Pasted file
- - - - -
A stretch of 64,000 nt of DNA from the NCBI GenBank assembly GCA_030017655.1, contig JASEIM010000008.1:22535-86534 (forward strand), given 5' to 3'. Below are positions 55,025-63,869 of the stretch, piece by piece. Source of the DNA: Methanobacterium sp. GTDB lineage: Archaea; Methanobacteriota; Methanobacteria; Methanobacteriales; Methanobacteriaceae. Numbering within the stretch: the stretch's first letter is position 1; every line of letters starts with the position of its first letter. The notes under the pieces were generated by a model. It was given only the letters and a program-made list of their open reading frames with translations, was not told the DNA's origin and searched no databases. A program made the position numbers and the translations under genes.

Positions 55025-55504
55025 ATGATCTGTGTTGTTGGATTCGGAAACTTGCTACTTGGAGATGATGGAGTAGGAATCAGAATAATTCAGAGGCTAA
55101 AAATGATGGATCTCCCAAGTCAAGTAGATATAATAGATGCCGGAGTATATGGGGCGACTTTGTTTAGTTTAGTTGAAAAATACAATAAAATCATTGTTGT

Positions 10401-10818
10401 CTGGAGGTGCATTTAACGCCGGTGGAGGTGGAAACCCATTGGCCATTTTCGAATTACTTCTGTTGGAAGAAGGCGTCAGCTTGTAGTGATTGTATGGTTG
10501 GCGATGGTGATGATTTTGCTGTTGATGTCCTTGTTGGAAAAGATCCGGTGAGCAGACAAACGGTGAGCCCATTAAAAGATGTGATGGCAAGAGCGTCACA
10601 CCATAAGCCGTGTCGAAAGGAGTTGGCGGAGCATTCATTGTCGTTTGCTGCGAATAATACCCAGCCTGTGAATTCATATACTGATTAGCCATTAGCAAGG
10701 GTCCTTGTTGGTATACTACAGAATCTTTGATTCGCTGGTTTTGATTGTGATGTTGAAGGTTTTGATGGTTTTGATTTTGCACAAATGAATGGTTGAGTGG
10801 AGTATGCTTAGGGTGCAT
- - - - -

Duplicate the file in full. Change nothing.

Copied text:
A stretch of 64,000 nt of DNA from the NCBI GenBank assembly GCA_030017655.1, contig JASEIM010000008.1:22535-86534 (forward strand), given 5' to 3'. Below are positions 55,025-63,869 of the stretch, piece by piece. Source of the DNA: Methanobacterium sp. GTDB lineage: Archaea; Methanobacteriota; Methanobacteria; Methanobacteriales; Methanobacteriaceae. Numbering within the stretch: the stretch's first letter is position 1; every line of letters starts with the position of its first letter. The notes under the pieces were generated by a model. It was given only the letters and a program-made list of their open reading frames with translations, was not told the DNA's origin and searched no databases. A program made the position numbers and the translations under genes.

Positions 55025-55504
55025 ATGATCTGTGTTGTTGGATTCGGAAACTTGCTACTTGGAGATGATGGAGTAGGAATCAGAATAATTCAGAGGCTAA
55101 AAATGATGGATCTCCCAAGTCAAGTAGATATAATAGATGCCGGAGTATATGGGGCGACTTTGTTTAGTTTAGTTGAAAAATACAATAAAATCATTGTTGT

Positions 10401-10818
10401 CTGGAGGTGCATTTAACGCCGGTGGAGGTGGAAACCCATTGGCCATTTTCGAATTACTTCTGTTGGAAGAAGGCGTCAGCTTGTAGTGATTGTATGGTTG
10501 GCGATGGTGATGATTTTGCTGTTGATGTCCTTGTTGGAAAAGATCCGGTGAGCAGACAAACGGTGAGCCCATTAAAAGATGTGATGGCAAGAGCGTCACA
10601 CCATAAGCCGTGTCGAAAGGAGTTGGCGGAGCATTCATTGTCGTTTGCTGCGAATAATACCCAGCCTGTGAATTCATATACTGATTAGCCATTAGCAAGG
10701 GTCCTTGTTGGTATACTACAGAATCTTTGATTCGCTGGTTTTGATTGTGATGTTGAAGGTTTTGATGGTTTTGATTTTGCACAAATGAATGGTTGAGTGG
10801 AGTATGCTTAGGGTGCAT